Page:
What soaring inflation expectations mean for portfolios

Jay Sivapalan

Janus Henderson

Economies are emerging from one of the largest economic downturns in modern history, even if it was only short-lived. As the recovery takes hold off a low base, near-term growth is likely to be quite strong. Those areas of the economy that have been particularly disrupted are likely to struggle to respond quickly, creating some near-term upward pressure on prices and inflation.

Once this initial phase of recovery passes, medium-term growth is likely to normalise, with a labour market that still has some spare capacity. This is particularly the case when viewed from an underemployment and underutilisation perspective. Spare capacity in the labour market is likely to take some time to tighten before sustainable inflation can be observed.

Chart 1: Percentage of labour force (%)

Excellent inroads have been made, but significant slack remains.

Source: ABS, RBA February 2021 Statement of Monetary Policy, Janus Henderson Investors, data to latest available. Note: *full-time workers on reduced hours for economic reasons and part time who would like and are available to work more hours. NAIRU: Non-accelerating inflation rate of unemployment.

Over the longer-term, central banks and governments (in our assessment), will err on the side of creating a slightly higher level of inflation than perhaps they’ve targeted in the past.

The primary motivation for this is twofold: First, to avoid the disinflationary trend we observed pre-COVID leading towards a ‘Japanification’ path (i.e. weak rates of growth and low inflation despite accommodative monetary and fiscal policy). Second, to be able to grow economies out of the huge sums of debt that is now present in economies by inflating it away. Rising wages, corporate revenues and tax collections all help deal with the stock of debt. A pre-condition for higher inflation to be achieved would be continuous easy monetary and loose fiscal policy for some time to come.

In short, we expect some near-term pickup in inflation but would agree with the central banks that it is likely to be transitory and some time away still until inflation more sustainably picks up.

Inflation pricing

As for the market’s ‘expectations’ for inflation, that’s a whole other dynamic – and markets rarely price perfectly or rationally. Break-even rates on inflation-linked bonds are living evidence of this phenomenon.

For two to three years now, break-even rates had been falling to a little below the Reserve Bank of Australia’s (RBA) target band for 10-year terms. In 2020, these rates fell close to zero, implying markets expected no inflation over a decade. Recently inflation expectations have lifted dramatically, getting into the RBA’s 2-3% target band as illustrated in Chart 2 below.

Chart 2: Australian 10-year break-even inflation expectations (%)

Long term inflation expectation now priced inside the RBA lower band

Source: Bloomberg, ABS. Australian 10-year breakeven inflation rate to 4 March 2021.

Markets can and do overshoot fundamentals, and the recent rise is a good example of this. Markets can go further towards and beyond 3% if they become frightened over policymakers over-stimulating economies.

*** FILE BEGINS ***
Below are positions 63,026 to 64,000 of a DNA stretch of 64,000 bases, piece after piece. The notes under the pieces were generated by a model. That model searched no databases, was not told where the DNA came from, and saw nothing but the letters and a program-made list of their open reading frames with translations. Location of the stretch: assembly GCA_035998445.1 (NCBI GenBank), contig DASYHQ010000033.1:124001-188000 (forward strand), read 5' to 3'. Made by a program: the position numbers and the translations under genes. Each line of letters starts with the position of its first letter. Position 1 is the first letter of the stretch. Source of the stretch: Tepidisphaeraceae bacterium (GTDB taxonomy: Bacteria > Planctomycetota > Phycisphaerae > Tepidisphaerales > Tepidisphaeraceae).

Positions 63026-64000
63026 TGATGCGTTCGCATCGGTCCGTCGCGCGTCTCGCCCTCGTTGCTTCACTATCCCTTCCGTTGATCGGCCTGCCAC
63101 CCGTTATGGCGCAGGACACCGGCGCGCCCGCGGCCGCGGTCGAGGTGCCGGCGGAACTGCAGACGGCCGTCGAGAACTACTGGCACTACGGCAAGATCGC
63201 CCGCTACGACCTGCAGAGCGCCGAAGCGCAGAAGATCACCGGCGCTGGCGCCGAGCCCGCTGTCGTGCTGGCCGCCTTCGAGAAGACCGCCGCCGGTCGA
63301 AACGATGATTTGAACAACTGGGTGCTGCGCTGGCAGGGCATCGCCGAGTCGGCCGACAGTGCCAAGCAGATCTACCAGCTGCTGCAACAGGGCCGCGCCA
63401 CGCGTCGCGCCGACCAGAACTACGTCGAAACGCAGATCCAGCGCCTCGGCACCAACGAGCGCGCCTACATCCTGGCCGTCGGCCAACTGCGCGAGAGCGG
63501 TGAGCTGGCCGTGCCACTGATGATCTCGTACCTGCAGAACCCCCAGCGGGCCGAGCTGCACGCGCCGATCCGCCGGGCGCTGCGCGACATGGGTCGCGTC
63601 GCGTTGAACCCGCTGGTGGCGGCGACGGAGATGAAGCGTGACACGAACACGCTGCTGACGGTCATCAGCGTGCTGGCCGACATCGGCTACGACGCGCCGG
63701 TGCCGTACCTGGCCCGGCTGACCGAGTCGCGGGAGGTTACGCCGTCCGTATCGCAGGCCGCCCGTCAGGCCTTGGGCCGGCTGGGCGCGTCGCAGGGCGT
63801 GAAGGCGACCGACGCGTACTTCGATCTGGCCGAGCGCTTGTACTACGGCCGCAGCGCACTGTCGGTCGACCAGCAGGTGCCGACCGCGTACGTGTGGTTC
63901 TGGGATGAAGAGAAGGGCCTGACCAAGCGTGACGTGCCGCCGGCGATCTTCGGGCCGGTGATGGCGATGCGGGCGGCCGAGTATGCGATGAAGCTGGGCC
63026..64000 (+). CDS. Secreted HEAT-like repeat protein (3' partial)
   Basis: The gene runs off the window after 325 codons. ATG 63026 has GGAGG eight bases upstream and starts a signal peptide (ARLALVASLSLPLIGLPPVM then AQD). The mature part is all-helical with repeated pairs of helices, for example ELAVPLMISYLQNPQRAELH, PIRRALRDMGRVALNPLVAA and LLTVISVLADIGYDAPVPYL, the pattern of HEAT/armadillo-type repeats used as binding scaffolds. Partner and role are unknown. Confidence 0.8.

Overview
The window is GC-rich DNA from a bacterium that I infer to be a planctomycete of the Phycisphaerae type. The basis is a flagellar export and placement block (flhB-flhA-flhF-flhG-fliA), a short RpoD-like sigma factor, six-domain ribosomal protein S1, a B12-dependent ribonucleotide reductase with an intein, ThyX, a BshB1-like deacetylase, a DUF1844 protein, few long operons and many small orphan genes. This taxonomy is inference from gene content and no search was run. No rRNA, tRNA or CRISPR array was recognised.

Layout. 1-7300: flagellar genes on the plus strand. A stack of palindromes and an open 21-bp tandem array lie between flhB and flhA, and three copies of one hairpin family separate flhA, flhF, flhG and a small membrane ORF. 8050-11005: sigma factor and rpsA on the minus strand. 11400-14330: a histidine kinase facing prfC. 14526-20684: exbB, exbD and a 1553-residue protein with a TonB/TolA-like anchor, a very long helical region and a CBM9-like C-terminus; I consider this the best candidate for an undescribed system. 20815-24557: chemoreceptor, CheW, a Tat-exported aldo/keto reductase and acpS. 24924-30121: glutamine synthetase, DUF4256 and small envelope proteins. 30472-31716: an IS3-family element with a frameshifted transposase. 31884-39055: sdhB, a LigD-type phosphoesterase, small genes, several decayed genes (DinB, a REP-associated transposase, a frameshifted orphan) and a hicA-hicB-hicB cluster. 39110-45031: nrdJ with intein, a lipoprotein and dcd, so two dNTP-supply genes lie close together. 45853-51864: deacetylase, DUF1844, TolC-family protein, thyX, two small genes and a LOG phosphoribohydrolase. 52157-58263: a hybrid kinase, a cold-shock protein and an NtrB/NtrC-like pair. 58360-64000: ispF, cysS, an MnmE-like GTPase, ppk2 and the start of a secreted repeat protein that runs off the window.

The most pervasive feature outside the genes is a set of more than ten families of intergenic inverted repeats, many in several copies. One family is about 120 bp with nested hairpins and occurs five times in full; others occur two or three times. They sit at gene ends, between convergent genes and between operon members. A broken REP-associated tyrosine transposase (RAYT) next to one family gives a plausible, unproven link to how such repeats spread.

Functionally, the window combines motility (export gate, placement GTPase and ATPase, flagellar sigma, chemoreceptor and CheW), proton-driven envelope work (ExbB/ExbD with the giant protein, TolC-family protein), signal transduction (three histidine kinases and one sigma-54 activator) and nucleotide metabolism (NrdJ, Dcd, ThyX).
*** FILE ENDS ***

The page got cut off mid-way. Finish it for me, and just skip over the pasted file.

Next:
For investors, it is the pricing of inflation that matters most. It’s valuable to buy inflation protection when others don’t want it or don’t price it in and to sell inflation protection when market participants expect high inflation outcomes (which may or may not happen).

Chart 3: Australian 10-year break-even inflation rate (%) & Active inflation-linked duration (Years)

Source: Bloomberg, as at 31 January 2021. Note: Based on the Janus Henderson Australian Fixed Interest Fund – Institutional

It is on this basis that we have purchased (with a peak holding in March 2020 when inflation expectations were at their low point) a good allocation to inflation protection via inflation-linked bonds in our various portfolios. For illustrative purposes, the bottom of Chart 3 shows the peak and subsequent reduction of active inflation-linked duration in the Janus Henderson Australian Fixed Interest Fund – Institutional over time and current levels for that fund.

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This content has been created by Janus Henderson Investors (Australia) Institutional Funds Management Limited (AFSL 444266, ABN 16 165 119 531). This content shall not in any way constitute advice or an invitation to invest. It is solely for information purposes. This content does not purport to be a comprehensive statement or description of any markets or securities referred to within. Any references to individual securities do not constitute a securities recommendation. Past performance is not indicative of future performance. The value of an investment and the income from it can fall as well as rise and you may not get back the amount originally invested. No warranty or representation is given that as to the accuracy or completeness of the contents and no responsibility can be accepted by Janus Henderson Investors (Australia) Institutional Funds Management Limited for any action taken on the basis of this content. All opinions and estimates expressed in this content are subject to change without notice. Janus Henderson Investors (Australia) Institutional Funds Management Limited is not under any obligation to update this information to the extent that it is or becomes out of date or incorrect.

Jay Sivapalan
Head of Australian Fixed Interest
Janus Henderson

Jay Sivapalan is Head of Australian Fixed Interest and a Portfolio Manager at Janus Henderson Investors. He contributes to both interest rate and sector strategies employed within portfolios and has 22 years of financial industry experience.

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